A new collaborative institute aims to study cannabis as part of its mission to increase access to evidence-based plant medicine in poor and developing nations.
The International Phytomedicines Institute (IPI) at Harvard Medical School, was launched on May 26 during the 2019 Global Health Catalyst summit at Harvard Medical School, an annual conference focused primarily on reducing disparities to access to healthcare. Phytomedicine is a plant-based medicinal practice that utilizes plant materials for preventive and therapeutic purposes
Cannabis is one of the primary plants the IPI will begin studying.
The IPI aims to apply the wealth of science and technology at Harvard and strategically partner it with other educational institutions and private industry to convert potential high-impact medicinal plants “to evidence-based pharmaceutical grade products for global health and economic development.”
Leading the effort is Professor Wil Ngwa, who is director of the Global Health Catalyst at Brigham and Women’s Hospital and Dana-Farber Cancer Institute, both affiliated with Harvard Medical School. Ngwa sees the collaborations as a key to providing focused and detailed research into the medicinal qualities of the cannabis plant.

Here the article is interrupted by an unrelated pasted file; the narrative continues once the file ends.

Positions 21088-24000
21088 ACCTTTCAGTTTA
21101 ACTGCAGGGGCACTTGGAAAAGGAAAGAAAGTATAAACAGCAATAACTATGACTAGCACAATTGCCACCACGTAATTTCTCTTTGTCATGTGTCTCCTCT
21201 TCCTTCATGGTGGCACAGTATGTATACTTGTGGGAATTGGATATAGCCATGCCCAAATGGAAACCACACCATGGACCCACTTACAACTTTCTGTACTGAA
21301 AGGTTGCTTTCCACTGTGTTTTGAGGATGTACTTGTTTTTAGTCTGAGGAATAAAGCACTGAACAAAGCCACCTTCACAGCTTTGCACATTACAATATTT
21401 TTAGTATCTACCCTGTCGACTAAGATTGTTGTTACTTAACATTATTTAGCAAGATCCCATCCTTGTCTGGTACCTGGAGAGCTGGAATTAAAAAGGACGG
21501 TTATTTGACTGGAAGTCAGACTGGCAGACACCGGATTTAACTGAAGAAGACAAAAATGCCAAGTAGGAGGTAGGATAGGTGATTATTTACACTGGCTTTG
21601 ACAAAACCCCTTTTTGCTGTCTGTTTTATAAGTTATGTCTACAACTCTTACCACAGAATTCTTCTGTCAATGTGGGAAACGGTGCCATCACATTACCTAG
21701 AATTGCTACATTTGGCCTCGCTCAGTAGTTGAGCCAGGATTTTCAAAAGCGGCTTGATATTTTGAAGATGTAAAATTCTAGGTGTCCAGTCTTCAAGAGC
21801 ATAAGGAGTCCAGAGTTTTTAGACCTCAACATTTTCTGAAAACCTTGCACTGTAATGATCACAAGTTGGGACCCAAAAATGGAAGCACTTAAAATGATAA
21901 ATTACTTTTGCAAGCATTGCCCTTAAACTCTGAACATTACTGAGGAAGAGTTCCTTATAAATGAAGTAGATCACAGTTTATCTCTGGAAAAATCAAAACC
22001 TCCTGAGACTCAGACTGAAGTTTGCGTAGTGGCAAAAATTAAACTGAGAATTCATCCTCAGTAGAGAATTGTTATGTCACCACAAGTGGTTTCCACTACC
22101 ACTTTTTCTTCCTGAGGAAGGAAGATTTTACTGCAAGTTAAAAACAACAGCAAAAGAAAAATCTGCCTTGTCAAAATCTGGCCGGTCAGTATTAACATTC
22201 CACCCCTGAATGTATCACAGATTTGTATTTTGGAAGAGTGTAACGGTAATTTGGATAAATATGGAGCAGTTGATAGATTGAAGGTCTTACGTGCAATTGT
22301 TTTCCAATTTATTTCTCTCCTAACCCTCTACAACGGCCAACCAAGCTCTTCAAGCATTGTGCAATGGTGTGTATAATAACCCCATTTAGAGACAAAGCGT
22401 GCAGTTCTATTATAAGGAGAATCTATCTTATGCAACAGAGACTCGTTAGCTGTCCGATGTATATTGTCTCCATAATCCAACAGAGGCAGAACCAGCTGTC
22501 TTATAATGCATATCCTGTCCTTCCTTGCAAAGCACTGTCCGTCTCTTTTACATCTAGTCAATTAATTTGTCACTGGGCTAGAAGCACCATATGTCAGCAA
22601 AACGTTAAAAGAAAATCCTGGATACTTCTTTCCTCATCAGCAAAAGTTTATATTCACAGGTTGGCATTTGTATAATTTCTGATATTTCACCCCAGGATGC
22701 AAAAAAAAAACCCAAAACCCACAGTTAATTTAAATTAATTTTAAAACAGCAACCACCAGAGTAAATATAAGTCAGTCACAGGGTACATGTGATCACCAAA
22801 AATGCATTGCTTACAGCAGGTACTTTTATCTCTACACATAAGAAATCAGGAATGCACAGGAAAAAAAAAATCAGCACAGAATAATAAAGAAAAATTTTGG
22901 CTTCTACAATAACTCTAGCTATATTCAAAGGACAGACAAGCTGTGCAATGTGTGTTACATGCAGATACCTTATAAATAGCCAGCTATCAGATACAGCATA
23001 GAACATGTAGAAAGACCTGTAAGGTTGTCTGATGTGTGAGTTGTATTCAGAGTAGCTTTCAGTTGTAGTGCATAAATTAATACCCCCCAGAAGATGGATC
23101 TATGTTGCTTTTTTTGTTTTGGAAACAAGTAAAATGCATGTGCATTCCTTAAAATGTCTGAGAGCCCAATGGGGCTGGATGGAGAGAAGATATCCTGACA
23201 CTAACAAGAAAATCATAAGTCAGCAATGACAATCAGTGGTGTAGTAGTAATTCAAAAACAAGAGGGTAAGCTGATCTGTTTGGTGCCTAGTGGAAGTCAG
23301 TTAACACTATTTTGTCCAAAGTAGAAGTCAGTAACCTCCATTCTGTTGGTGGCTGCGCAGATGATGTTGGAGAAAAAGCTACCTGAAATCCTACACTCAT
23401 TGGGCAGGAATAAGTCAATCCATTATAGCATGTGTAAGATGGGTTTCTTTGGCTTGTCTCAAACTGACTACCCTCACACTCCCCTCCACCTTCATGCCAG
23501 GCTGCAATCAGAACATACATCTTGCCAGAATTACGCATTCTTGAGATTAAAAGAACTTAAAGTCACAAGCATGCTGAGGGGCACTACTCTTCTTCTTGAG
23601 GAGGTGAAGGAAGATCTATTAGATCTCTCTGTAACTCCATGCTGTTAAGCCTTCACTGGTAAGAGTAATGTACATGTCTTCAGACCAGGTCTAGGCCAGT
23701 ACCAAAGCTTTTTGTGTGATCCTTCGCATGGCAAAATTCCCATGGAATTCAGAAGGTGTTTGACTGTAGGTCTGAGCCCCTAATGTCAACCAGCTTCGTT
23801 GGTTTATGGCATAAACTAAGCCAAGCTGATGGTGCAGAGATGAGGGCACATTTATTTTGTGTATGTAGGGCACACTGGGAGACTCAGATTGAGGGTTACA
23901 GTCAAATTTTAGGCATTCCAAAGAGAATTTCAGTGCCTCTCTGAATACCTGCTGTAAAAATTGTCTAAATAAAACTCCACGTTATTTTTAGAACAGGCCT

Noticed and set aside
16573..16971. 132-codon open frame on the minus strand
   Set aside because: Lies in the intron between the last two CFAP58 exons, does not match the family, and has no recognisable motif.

“You need the critical mass of people coming together, and I think that Harvard provides that platform,” he said.
Seed funding for the initiative was provided by the Brigham and Women’s Hospital and Dana-Farber Cancer Institute, and it includes funding support and sponsored research agreements with industry partners.
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Harvard Researchers to Explore Cannabis as Medicine for Poorer Nations